ONGOING GROWTH

Oman 2019 | INDUSTRY & MINING | INTERVIEW

AVOD is striving to move away from labor intensive to process intensive in a bid to transform the business.

Salem Nasser Al Bortmany
BIOGRAPHY
Salem Nasser Al Bortmany graduated with a bachelor’s degree in chemical engineering from the UK and obtained his MBA there. He attended various management and leadership programs including senior executive programs at Harvard Business School. He joined AVOD as an executive engineer and subsequently took on various positions. He sits on numerous boards including Reem Batteries and Power Appliances, Oman Textile Mills, and Al Madina Logistics Company. He is Chairman of the Working Group Committee of Export Development Committee at Ithraa and a member of Oman Product Exhibition OPEX Committee.

Where are your primary export markets, and where would you like to move to regionally?

Primarily, our export market is within the Middle East, including the GCC and Africa, where logistics and transportation advantages for commodities such as our products are essential to compete and grow. Moreover, we take advantage of multinational companies to build our presence in more markets, creating and developing more products and getting into new areas. We are currently discussing with MNCs worldwide about the gap analysis, particularly in northern and eastern African markets, other Middle Eastern countries, and even Europe. With specific logistics advantages, cost of manufacturing, and import duties, AVOD might be able to penetrate, compete, and grow in these markets.

Where do you source most of your materials from?

We source from major distributors of crude edible oils around the world. The major distributors for palm oil and fraction of palm oils are Indonesia and Malaysia. For us, freight costs are competitive enough to allow us to import materials from there, process and add value here, and export and re-export to the MENA region. We bring in other products such as corn oil and sunflower oil from North and South America, which takes 45-60 days to reach Oman, though we have a great module of planning around. This gives us a cost-effective way of manufacturing in Oman. Economy of scales are crucial in commodity business; the more we produce, the lower the cost per unit, and the more we can compete in export markets. Furthermore, the more efficient we are and the better our value chain is, the more competitive we can be in export markets.

How do you respond to market demands, specifically in the area of healthier options for your products?

This is an ongoing process, and we respond to the needs of our customers through the value chain and identify that in all aspects. For example, at the time of development, the aspect of customers' needs and value obtained from the product are crucial. The second aspect is the health part, where because of the change in the nutritional awareness of end users, we have to be flexible enough to go in that direction without compromising in terms of cost, quality, or performance. All our products not only comply with local standards and specifications but also focus on the modern lifestyle and customers' needs and requirements, particularly when it comes to purity and lightness of the products, which add value as a healthier option for an end user.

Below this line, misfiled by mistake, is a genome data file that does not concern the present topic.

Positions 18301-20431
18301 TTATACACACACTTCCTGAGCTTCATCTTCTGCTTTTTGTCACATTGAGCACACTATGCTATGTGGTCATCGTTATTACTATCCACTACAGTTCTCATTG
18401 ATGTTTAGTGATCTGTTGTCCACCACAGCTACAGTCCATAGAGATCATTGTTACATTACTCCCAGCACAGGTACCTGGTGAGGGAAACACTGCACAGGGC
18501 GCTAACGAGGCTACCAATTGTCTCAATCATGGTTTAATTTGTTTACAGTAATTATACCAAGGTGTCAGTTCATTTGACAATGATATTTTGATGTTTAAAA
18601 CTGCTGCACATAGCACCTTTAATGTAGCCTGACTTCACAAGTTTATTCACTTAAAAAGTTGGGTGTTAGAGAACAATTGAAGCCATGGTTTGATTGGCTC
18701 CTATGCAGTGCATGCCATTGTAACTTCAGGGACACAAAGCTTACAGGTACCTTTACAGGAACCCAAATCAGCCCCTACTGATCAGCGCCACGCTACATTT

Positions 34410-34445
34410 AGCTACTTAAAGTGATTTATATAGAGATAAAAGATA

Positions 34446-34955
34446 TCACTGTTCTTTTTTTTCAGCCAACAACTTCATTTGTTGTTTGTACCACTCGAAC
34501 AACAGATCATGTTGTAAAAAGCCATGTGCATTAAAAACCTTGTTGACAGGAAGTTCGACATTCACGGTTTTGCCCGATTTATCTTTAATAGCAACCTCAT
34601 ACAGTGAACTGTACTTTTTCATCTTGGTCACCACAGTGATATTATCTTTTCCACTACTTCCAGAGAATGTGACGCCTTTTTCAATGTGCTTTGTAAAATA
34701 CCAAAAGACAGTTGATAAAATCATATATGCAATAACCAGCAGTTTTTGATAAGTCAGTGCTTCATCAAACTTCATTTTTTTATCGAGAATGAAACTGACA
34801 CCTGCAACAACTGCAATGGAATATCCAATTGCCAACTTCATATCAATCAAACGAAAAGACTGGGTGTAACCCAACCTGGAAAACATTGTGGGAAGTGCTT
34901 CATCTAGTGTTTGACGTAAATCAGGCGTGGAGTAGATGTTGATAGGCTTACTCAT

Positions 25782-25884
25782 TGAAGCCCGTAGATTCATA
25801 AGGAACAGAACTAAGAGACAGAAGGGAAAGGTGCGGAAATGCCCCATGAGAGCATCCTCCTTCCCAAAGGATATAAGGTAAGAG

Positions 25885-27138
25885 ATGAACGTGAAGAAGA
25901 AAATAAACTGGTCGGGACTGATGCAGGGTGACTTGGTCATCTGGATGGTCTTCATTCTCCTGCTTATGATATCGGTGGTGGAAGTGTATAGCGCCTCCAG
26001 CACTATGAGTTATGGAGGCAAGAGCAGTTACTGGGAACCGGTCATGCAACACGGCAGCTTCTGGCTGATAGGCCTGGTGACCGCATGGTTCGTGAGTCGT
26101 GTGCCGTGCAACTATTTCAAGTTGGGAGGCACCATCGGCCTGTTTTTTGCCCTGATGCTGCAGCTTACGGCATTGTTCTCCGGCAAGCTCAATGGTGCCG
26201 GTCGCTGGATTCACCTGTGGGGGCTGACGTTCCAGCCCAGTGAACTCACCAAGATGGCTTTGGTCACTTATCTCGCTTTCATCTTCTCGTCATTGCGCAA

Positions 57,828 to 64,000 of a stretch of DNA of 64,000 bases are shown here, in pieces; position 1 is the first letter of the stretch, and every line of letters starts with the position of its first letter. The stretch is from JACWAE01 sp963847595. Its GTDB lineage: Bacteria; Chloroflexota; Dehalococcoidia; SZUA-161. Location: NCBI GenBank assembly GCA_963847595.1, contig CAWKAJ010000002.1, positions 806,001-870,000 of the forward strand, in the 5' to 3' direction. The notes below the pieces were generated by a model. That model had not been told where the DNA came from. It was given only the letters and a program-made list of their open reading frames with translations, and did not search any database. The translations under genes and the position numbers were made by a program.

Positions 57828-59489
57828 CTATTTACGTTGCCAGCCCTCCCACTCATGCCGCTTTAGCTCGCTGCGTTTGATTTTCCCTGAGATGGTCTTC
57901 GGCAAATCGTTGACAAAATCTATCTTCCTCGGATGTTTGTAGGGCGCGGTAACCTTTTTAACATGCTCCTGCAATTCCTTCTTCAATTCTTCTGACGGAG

What technologies are you using within your manufacturing processes to make them dynamic?

Our end-to-end systems allow us to add value in terms of system efficiencies, plans, and resources. In addition, the system allows us to plan exactly what products are required and what raw materials, packaging materials, and process to be sourced in a cost-effective way. We are proceeding with the fourth industrial revolution to bring in wireless detectors, where we can see the entire input that goes into products and productivity. Automation is key for success in this business, and that will increase our efficiency in the end. Information can help us predict future breakdowns of individual lines and give us the critical maintenance and preventive maintenance required for our operations. It provides added value to what we currently produce and adds efficiency to our operations. It gives us more information for the future as to how far we can plan ourselves. We have started to bring in such technology and implement it into our manufacturing units, moving from artificial intelligence to machine intelligence. We seek to automate the entire processes increasing efficiencies and outputs. This required a great deal of effort for us to predict the future and upgrade our systems and skills as well. We will be able to do it together, not only with technology but also with local Omani skills.